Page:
the book reviews that example.
We can also find the least common denominator (LCD) for
rational expressions. The least common denominator (*LCD) of a
list of rational exrp3esions is a polynomial of least degree whose
factors include all the factors of the denominator on the list.
LCD of a list of rational expressions:
- Factor each denominator completely.
- The least common denominator (LCD) is the product off all unique
factors found in step 1, each raised to a power equal to the
greatest number of times that the factor appears in any one factored
Please be sure to look at Examples 4-10 (pages 368-370 in text).
5.4 Adding and Subtracting Rational Expressions with Different
We have already reviewed finding the LCD, recall from fractions, that
is the key to adding fractions with different denominators. If we
rewrite fractions as equivalent fractions using the lowest common
denominator (LCD), then we can rewrite our fractions on that common
denominator and combine the numerators.
Add or Subtract Rational Expressions with Different
Find the LCD of the rational expressions (end of
Rewrite each rational expression as an equivalent
expression whose denominator is the LCD found in Step 1.
Add or subtract numerators and write the sum or
difference over the common denominator (at this point, we are really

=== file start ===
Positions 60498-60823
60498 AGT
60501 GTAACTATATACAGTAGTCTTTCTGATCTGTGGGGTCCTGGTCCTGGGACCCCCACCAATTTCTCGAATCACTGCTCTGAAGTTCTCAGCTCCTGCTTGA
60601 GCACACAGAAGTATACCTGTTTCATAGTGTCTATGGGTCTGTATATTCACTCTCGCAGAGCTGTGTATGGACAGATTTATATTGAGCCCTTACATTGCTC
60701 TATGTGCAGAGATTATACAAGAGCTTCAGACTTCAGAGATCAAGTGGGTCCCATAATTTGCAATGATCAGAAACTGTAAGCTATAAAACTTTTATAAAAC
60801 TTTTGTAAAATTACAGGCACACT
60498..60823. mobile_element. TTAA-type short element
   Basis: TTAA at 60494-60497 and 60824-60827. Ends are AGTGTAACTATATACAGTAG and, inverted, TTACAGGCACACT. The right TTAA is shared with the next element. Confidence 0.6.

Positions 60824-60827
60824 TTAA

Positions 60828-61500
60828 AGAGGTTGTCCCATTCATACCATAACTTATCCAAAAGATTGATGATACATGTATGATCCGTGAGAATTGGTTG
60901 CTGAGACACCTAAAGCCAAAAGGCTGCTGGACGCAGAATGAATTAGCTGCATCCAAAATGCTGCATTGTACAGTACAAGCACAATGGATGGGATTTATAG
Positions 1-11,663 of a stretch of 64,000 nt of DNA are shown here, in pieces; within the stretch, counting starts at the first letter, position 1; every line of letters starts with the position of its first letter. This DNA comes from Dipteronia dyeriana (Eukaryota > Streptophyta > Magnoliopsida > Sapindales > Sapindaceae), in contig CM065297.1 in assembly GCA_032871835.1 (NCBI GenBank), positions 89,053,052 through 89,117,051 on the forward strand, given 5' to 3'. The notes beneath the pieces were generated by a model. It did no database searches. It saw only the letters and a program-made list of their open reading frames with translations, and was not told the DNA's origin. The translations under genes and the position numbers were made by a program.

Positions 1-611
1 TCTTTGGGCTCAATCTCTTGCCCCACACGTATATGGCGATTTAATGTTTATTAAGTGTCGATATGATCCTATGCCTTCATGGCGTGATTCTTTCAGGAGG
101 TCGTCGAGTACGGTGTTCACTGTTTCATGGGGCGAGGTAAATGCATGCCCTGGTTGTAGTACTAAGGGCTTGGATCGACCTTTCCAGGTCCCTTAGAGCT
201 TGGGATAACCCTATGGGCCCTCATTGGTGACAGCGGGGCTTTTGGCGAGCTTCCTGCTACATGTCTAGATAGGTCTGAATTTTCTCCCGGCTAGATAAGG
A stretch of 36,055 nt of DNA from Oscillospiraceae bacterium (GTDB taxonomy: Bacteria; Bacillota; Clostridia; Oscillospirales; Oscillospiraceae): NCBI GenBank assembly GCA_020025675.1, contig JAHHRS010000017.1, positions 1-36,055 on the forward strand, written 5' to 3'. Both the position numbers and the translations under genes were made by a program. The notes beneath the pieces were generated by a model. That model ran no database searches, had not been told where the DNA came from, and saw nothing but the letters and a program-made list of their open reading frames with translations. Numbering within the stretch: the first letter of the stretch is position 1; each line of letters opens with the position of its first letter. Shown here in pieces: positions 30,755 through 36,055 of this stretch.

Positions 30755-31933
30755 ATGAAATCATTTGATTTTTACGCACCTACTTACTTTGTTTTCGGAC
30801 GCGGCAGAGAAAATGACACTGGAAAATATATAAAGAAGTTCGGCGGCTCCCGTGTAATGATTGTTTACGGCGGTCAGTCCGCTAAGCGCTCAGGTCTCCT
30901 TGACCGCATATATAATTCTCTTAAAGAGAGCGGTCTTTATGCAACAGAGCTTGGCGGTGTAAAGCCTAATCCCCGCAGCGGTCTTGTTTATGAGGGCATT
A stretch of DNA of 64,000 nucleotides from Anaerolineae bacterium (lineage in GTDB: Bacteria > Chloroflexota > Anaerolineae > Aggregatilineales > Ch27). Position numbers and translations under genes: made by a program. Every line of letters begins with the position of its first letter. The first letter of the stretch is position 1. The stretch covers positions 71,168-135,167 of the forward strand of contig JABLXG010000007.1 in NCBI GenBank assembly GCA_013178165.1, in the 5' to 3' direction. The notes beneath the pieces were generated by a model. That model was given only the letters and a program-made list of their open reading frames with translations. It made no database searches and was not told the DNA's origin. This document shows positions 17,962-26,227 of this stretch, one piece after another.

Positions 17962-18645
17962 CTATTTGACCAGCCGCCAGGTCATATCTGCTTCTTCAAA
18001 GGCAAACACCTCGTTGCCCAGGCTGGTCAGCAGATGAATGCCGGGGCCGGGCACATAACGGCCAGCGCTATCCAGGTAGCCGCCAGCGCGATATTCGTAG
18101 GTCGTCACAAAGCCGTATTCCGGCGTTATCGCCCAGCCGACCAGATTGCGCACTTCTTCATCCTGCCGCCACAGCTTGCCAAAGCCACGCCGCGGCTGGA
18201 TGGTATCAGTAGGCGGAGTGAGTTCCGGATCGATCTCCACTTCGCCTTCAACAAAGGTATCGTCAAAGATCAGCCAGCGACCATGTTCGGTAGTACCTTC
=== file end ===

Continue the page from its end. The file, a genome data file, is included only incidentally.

just combining terms on the common denominator).
Simplify or write in lowest terms (if there are any
common factors in the numerator and denominator, be sure to remove
eliminate them, they "cancel out."
Please review examples 1-7 (pages 375-376).
5.5 Solving Equations Containing Rational Expressions
Before we start, lets think about this -- rational
expression will be more complex to work with than the linear equations
we solved in Chapter 3. LET'S GIVE OURSELVES A BREAK AND USE
ALGEBRA TO ELIMINATE THE ALGEBRA. This will allow us to solve
equations containing rational expressions like we solve any other
Recall that we can always multiply the left and the
right of an equation by the same term and we will not change that
equation's identity. If we apply that principle here, then we will
be ready to solve the equation that remains.
Solve equation Containing Rational Expressions
Multiply both sides of the equation by the LCD of
ALL rational expressions in the equation. THIS WILL ALLOW US
TO "CANCEL OUT" OR ELIMINATE THE DENOMINATOR.
Remove any grouping symbols and solve the resulting
Check the solution IN THE ORIGINAL EQUATION.
Please be sure to look at Examples 1-7 (pages 383-386 in
5.6 Rational Equations and Problem Solving
Recall that all problem solving is presented in our text
as a 4 part process:
Understand. Read and reread the
Translate. Write an equation based on
the words in the problem.
Solve. Apply the steps to solving an
equation to solve for your variable(s).
Interpret. State your answer in a
manner that fully answers the original question.
A some important examples to look at include: